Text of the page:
Convertible term increasingly popularBy Alain Thériault | April 08 2015 09:00AM
Advisors and their clients are seeking coverage period flexibility and urging insurers to offer the right to convert shorter term policies for long-term coverage.The term insurance market, formerly known for offering commodity products, is seeing a growing trend toward convertible products. Insurers like Sun Life Financial, SSQ Financial Group and Assumption Life recently overhauled their term products to meet the market’s appetite for short-term coverage that can be exchanged for longer-term coverage.
Sun Life recently expanded its Term 15 and Term 30 line. The insurer now offers an option that let insured convert their T10 and T15 into T20 or T30.
“To succeed in the term market, you now have to make a commodity that is often sold based on price, more attractive because there’s always someone who will sell it for less. What the market wants is more complete products,” Stéphane Vigneault, regional vice president - Eastern Region for Sun Life, explains.
While upgrading its products, SSQ Life added a conversion option to its Term Life 10, inherited from AXA Insurance, which it acquired in 2011. Clients now have the right to exchange 10-year term for T20 or T70. The insurer offers this right starting from the first anniversary of the Term 10 coverage until the fifth anniversary, which is the industry standard, says Sylvain Charbonneau, vice-president of actuarial, medical underwriting/new business at SSQ Life.
“This addition responds to demand from our advisors and clients,” Charbonneau points out. “Many insured want to be able to extend their term insurance period without having to provide proof of good health. This option also lets them boost their coverage without increasing the premium dramatically, as would be the case if they opted for permanent coverage.”
Charbonneau adds that this option is growing more popular because needs are changing faster and faster. “A commodity product, term has become a haven for most insurers in a low interest rate environment,” Charbonneau says. “Competition around price was intense, but now it is moving to flexibility. Insurers want to build loyalty and retain advisors by offering options to meet clients’ rapidly changing needs. For instance, clients are going through different lifecycles, separating, divorcing, remarrying, moving to a new house, etc.”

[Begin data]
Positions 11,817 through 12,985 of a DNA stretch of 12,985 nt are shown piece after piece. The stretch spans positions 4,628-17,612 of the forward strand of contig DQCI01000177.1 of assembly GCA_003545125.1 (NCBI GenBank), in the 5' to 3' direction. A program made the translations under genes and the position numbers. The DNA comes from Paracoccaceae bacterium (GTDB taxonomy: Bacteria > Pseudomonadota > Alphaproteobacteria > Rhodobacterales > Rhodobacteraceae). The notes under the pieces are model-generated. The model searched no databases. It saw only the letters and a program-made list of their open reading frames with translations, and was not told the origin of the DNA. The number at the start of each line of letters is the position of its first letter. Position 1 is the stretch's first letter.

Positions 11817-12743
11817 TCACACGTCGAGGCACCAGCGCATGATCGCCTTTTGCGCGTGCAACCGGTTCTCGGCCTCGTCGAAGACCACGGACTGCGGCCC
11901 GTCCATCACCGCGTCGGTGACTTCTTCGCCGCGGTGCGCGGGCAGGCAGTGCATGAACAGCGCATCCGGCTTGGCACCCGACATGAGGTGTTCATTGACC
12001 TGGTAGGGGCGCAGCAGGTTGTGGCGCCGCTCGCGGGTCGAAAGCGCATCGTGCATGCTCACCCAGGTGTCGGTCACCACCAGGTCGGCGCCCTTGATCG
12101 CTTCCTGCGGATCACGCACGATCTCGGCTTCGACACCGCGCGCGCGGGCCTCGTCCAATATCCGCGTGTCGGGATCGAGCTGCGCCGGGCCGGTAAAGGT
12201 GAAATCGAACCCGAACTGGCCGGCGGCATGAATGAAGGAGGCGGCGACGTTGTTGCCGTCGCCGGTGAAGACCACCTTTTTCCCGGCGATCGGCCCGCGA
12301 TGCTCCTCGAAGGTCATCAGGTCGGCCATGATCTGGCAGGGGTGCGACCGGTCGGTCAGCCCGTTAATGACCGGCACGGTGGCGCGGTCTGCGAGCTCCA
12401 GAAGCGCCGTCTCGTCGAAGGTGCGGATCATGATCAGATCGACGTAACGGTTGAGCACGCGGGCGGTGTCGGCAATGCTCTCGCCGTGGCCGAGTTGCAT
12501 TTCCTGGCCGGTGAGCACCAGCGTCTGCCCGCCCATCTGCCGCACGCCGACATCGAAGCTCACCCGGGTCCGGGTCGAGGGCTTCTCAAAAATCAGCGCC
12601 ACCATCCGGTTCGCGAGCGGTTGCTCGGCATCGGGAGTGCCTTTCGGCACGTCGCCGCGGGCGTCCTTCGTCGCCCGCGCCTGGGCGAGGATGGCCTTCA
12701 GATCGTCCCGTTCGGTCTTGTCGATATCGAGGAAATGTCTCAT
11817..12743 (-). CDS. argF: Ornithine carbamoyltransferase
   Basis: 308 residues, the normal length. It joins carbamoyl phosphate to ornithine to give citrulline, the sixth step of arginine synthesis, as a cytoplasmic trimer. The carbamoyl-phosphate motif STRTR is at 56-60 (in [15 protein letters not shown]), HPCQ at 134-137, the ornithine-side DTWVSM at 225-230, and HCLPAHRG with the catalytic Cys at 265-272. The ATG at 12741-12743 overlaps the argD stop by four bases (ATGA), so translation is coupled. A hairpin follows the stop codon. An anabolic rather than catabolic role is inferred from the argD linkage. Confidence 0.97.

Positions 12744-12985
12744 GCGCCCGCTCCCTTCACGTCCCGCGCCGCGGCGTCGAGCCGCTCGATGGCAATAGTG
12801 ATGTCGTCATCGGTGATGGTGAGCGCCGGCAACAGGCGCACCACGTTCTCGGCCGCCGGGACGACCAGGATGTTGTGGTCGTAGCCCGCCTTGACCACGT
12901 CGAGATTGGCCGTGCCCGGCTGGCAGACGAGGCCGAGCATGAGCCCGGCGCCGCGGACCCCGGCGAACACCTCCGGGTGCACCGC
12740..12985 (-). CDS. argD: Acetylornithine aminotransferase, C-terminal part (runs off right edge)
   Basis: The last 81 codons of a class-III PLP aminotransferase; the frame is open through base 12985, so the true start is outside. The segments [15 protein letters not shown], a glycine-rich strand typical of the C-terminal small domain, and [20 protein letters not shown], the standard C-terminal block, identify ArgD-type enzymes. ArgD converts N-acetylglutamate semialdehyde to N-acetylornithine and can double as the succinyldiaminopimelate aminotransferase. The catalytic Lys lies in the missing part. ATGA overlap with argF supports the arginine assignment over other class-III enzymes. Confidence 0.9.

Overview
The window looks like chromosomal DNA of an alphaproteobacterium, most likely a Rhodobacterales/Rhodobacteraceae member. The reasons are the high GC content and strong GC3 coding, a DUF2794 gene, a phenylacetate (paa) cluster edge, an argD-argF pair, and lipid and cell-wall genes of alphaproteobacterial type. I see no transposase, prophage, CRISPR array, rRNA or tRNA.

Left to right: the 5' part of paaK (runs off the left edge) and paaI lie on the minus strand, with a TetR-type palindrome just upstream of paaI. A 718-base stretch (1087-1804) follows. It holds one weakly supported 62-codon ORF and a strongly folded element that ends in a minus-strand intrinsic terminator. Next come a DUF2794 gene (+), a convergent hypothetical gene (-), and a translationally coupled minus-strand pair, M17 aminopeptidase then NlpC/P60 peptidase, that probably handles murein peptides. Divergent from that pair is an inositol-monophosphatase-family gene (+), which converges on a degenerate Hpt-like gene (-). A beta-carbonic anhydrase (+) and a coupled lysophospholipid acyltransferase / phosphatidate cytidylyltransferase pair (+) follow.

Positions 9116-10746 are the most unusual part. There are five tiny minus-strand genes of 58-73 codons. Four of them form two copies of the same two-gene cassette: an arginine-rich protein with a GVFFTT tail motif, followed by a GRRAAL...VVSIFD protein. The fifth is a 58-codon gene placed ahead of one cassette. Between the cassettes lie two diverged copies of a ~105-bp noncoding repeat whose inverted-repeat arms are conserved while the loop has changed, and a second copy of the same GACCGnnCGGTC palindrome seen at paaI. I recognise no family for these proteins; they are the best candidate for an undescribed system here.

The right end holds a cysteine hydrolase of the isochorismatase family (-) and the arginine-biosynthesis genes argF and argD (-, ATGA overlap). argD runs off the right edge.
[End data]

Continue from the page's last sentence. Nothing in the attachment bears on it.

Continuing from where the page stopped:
Amidst the host of changes made to the FlexTerm line in March, Assumption Life added an option to modify term, the Moncton New Brunswick-based mutual confirms. The insurer says it wants to let its sales force know that it is listening to them. “The new options were inspired by people in the field who know clients’ needs better than anyone else: advisors and managing general agents,” says Assumption Life CEO André Vincent.
The conversion option meshes well with the addition of T10, 30 and 35 to the existing line of T15, T20 and T25 coverage. “The distribution network is evolving and needs are getting more precise,” Paul LeBlanc, vice-president, Sales and Marketing points out. “Our clients today have many different needs. Advisors want to be able to offer them a greater variety of terms.”
The option to change the term can be exercised between the second and fifth anniversaries of the policy, LeBlanc continues. “For example, insured can change their T10 into T20 or their T20 into T25, T30 or T35,” he says.
Competition may be shifting to flexibility, but pricing is still heated. SSQ lowered the prices of its T20, Term Life 20. “The industry got used to fierce competition in T10, but the competition has also intensified in T20 in recent years,” Sylvain Charbonneau says.
The price cut is not huge, but it does reposition SSQ in the game. “It’s about 1% or 2% on all insurance amounts for ages 35 to 55. This is the most active segment in the term market, which happens to be our target market,” Charbonneau explains.
SSQ also plans to make rate bands more “granular. “ We are currently reviewing pricing and risk selection criteria for our whole term insurance line,” he says. “By easing some medical requirements, we can move the rate band increments from 10 years to 5 years, for example.”
Assumption Life also focused on rate band competitiveness. “In general, our term portfolio targets the middle-class market,” LeBlanc says, adding that in this market one dollar can make a big difference.
The insurer trimmed its coverage limit for simplified issue for its FlexTerm, FlexOptions and ParPlus (whole life) products from $250,000 to $249,999. Insurance applications for $249 999 and under will qualify for the simplified issue process, while those for $250,000 or more will be fully priced. The result is better prices for clients, Paul LeBlanc explains.
Products can be compared more easily in third-party rating tools because Assumption Life now has the same limit as its competitors. “Typically, advisors compare prices of coverage of at least $250,000,” he explains. “We will be more competitive because before, research was comparing apples and oranges.”
Assumption Life is also improving commissions. From March 9 to May 9, 2015, the insurer is offering a 5% special bonus on first-year commissions for all FlexTerm policies placed. This comes to a total commission of 50% on all terms.